Saturday, April 21, 2018

Gradual Release Model in the FLES Classroom - #SCOLT18

SCOLT was so great this year! I might even venture to say I got more out of it than I did ACTFL this year. All of the sessions I attended were great and I was able to meet and network with a lot of great teachers in the Southeast region.

I don't know what other people do at conferences but I pick sessions in several different ways. One way I pick sessions is based on who is presenting. If they've got a reputation for being a great presenter then I go. So when my co-worker Ben suggested I go to Greta Lundgaard's session because she was great, I went. And guess what? She was great. 

Her presentation was on the gradual release model of teaching and how to use it in World Languages. There are four stages - I DO, WE DO, YOU DO TOGETHER, YOU DO ALONE. Turns out I'm pretty good at stages 1, 2, and 4 but almost never do stage 3 - YOU DO TOGETHER.

While I sat there a light bulb went off in my head. I had just finished having my 4th and 5th graders write a description of themselves to go with self-portraits they had made in art class. They had watched me write a description of myself. We had written one together. And then I sent them off to write their own.

For some kids it was no problem but for most it was like pulling teeth. And I realized it was because we had missed that important step of YOU DO TOGETHER. I also think they could've done with some more initial input but this is my first year with this curriculum and I'm still working out the kinks. YOU DO TOGETHER is also a good time to walk around and check on students or work with groups that need more help. Next year I need to pull my struggling students and work with them in a small group while I let everyone else work together.

Greta also talked about slowly taking away the scaffolding. If they couldn't do it then you put it back and then later take it away again. She used the example of having students write about what they did over the weekend. Even just saying don't forget to use preterite and imperfect is a form of scaffolding. Again, I realized I had been doing that. I say things like "Don't forget to use a complete sentence." And then I point to our sentence frames on the wall ALL THE TIME. It's ok to do this but by the end of the unit/year/5th grade they really need to be able to do that without my reminder if they're truly performing at the Novice High level.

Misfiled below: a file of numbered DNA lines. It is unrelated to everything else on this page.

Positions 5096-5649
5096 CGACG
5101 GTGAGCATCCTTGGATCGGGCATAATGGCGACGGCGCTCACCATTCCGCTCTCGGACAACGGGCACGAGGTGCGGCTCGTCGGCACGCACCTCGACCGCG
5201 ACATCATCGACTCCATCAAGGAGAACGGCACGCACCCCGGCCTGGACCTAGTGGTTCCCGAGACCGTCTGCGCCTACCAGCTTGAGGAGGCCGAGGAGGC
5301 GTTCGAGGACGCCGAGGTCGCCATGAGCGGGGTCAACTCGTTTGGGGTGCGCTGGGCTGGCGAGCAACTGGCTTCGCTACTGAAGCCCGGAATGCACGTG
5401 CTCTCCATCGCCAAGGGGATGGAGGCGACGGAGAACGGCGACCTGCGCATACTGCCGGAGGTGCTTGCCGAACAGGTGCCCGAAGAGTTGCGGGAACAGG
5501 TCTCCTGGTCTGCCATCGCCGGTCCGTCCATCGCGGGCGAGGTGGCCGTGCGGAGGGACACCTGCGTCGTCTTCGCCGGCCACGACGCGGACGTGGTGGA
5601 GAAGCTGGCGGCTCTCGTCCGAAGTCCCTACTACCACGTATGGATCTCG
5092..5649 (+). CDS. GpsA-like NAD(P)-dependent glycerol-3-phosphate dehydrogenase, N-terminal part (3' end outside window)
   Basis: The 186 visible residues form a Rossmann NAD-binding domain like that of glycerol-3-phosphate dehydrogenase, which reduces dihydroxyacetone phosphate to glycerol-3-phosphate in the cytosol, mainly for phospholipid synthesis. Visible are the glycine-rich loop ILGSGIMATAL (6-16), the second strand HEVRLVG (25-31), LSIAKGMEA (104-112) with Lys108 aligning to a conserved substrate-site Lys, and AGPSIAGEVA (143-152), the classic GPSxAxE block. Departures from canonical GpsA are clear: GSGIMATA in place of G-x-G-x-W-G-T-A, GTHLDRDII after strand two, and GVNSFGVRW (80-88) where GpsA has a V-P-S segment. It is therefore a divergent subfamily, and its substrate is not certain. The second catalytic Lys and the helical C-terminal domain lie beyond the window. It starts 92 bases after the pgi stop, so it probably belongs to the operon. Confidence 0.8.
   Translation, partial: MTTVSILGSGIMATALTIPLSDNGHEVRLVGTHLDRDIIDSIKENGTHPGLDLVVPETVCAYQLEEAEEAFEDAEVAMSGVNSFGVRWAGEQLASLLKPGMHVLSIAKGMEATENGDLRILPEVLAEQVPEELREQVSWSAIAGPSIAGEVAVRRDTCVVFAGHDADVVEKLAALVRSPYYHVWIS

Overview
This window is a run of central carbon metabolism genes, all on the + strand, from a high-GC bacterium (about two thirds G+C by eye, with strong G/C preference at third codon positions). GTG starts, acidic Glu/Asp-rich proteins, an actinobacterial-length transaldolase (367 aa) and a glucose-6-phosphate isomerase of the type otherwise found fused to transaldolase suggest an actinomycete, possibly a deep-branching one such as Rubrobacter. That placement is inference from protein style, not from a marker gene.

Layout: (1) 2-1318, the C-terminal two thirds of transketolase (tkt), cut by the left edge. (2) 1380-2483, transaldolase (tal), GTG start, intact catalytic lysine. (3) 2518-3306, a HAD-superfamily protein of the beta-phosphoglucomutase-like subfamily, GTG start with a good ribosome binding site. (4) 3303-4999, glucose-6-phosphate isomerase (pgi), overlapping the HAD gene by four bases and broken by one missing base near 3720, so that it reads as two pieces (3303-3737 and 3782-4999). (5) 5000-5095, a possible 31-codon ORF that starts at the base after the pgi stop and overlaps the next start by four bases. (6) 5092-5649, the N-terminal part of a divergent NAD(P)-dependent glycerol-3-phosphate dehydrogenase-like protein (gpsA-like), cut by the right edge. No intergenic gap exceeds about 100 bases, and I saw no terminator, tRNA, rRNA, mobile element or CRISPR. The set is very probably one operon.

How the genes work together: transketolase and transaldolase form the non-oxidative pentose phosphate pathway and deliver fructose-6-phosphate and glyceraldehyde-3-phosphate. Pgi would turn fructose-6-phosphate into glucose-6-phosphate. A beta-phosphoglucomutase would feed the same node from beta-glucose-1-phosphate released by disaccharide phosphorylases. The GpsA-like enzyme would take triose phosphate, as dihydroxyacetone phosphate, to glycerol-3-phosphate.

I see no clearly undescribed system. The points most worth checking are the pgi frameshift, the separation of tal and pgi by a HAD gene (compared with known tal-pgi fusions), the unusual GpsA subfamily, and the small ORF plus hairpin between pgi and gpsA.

So what does that mean for this unit next year?

1. More initial input so students can see and hear the structures Soy ____ and Es ______. I have a few authentic resources and some readers I want to add next year to help with this. Our list of words was also way too long. I need to narrow it down so students don't get overwhelmed. 

2. When it comes to writing we are going to do YOU DO TOGETHER where students will write a paragraph describing each other, a famous person, etc. I think we need to do this several rotations so that they can improve on their work each time. Giving them one to correct would also help them recognize the patterns and identify those same mistakes in their own writing. Bonus - this definitely connects to core content and I will ask classroom teachers if there is anything specifically in the writing process I need to emphasize. 

3. Differentiate - while students are working in pairs I will make sure to pull a small group of students who need extra help and work with them where they need it.

4. Pull the scaffolding away. It's ok for me to remind students to write in complete sentences but eventually they need to know to do it on their own.

Hoping next year this unit will go smoother! How do you get your students to write at a higher level? How and when do you pull away scaffolding? Share in the comments below!

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